41 thoughts on “George Phillies says Libertarian Party acting executive director Robert Kraus asked Massachusetts LP to disaffiliate

  1. libertariangirl

    I agree with everything up until they say to stop donating to the LP. Thats nuts then when we regain control we’ll have even less money.
    Do you think the funds will automatically start flowing back in? cutting off our nose to spite our face comes to mind.

  2. Prospective Advertiser

    The only thing people who are members of a group can do is withhold their support, money, volunteer time, etc. It is the right thing to do.

    Yes, principled libertarians behaving ethically would be able to expect large flows of funding compared to these insider scum and their reckless, GOP, corrupt behaviors.

  3. libertariangirl

    No ,the thing to do is beat them at convention. I’m bothered by the attitude of the Rads I consider myself to be a member of , that we gotta take all our balls and leave the field .

    if were all gonna take our balls home everytime things dont go our way then what kind of people does that make us ? If we withhold all the things P.A suggests ; money , volunteer time , support , then what will be left to regain . we would be cutting off our nose to spite our face.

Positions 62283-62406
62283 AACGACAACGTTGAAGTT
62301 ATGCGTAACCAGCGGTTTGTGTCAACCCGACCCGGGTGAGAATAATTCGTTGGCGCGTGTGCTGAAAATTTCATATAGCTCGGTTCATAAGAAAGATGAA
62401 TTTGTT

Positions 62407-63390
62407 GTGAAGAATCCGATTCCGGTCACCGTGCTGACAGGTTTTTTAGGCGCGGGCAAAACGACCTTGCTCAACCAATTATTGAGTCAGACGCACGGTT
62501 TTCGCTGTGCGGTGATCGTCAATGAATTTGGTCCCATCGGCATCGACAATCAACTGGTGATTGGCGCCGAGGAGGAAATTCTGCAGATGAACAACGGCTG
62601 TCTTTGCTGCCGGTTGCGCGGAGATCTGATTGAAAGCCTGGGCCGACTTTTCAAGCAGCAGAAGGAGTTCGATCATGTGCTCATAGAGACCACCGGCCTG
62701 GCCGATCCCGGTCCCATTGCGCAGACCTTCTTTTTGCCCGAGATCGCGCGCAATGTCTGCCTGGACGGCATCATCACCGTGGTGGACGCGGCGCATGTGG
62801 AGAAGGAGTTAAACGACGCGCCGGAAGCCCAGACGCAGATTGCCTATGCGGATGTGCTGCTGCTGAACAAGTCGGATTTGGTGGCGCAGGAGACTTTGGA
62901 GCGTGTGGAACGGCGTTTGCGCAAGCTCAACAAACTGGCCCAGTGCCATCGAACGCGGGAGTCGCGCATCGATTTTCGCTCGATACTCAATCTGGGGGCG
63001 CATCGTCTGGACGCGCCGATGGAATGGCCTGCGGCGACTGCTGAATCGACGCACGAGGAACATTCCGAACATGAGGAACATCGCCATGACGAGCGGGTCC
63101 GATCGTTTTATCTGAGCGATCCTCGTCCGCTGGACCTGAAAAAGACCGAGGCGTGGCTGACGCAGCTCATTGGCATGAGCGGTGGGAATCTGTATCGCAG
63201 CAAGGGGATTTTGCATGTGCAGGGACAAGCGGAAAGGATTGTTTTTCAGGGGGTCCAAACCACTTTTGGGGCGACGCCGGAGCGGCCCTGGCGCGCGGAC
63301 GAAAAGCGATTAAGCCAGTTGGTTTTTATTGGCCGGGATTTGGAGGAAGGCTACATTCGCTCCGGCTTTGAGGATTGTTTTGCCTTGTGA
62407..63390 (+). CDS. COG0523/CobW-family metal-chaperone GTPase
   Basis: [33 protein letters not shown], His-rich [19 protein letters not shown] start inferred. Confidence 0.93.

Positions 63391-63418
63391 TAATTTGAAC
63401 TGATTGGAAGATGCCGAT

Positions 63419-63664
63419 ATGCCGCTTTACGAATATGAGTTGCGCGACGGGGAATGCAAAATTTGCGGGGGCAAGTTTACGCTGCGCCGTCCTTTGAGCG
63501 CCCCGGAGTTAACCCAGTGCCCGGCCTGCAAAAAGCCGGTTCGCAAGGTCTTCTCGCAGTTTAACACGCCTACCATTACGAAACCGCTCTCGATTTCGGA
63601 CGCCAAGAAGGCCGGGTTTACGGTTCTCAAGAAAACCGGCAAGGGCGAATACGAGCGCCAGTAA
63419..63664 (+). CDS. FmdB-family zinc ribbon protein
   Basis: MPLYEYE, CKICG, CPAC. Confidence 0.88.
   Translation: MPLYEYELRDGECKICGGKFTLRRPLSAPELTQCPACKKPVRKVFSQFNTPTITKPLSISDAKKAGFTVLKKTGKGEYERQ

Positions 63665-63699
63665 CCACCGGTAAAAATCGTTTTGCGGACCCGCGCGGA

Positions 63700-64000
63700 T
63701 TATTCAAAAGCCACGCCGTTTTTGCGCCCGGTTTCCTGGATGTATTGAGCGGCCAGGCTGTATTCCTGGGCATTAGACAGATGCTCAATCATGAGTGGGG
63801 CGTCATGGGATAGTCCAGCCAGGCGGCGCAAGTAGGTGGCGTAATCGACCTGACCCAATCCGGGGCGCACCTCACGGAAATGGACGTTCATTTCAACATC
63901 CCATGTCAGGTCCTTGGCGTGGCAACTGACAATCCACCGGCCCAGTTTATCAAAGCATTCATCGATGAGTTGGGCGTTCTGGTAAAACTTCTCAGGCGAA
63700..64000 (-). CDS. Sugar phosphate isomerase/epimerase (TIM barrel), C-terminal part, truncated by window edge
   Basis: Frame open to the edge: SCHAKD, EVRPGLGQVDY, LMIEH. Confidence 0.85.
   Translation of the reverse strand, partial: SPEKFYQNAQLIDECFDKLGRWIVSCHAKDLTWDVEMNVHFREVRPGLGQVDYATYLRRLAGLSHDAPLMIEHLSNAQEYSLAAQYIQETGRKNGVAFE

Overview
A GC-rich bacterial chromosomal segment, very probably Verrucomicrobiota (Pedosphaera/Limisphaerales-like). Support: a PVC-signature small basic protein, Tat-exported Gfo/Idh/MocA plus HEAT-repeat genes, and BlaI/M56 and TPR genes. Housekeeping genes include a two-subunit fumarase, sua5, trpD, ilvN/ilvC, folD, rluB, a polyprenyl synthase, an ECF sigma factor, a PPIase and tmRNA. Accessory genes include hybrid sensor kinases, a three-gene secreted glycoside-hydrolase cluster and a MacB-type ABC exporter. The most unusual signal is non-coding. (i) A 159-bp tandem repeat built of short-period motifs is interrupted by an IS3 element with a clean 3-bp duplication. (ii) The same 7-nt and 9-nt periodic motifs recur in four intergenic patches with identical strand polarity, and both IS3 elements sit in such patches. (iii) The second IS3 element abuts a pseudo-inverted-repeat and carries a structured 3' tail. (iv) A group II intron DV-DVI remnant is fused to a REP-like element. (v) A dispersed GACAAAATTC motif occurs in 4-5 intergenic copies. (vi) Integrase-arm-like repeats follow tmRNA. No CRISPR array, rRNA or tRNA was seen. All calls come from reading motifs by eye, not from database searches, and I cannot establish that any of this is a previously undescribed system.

4. Geoffrey the Liberator

    Here at the UKLP we get this type of thing all the time, one affiliated bunch up here in the Highlands is always threatening to do their own thing if the rest of us do not go along with what they desire. Quite upsetting I must say and so I can understand when the left shoe wants all the laces that the right shoe may decide to let the left shoe go on about its business without any support.

    What always infuriates me is when these petty little things get on someone’s web page, and no one has bothered to do any fact checking. I would encourage those of you whom run such pages, like this one, to do your homework prior to simply posting “he said she said” rubbish.

    I would say from what I have read, without knowing all the facts, relying on simple heresay, that this type of proclamation from an under-party (as we call it), would be frankly intolerable. As we tell the highlanders, often, if you do not wish to remain a part of our mother movement, then go about your own. I hope you yanks do the same. I’ve read elsewhere on these pages about other movements in your country, so perhaps one of them (the Boston Tea Party) would be more agreeable.

    Good evening,


  5. paulie cannoli Post author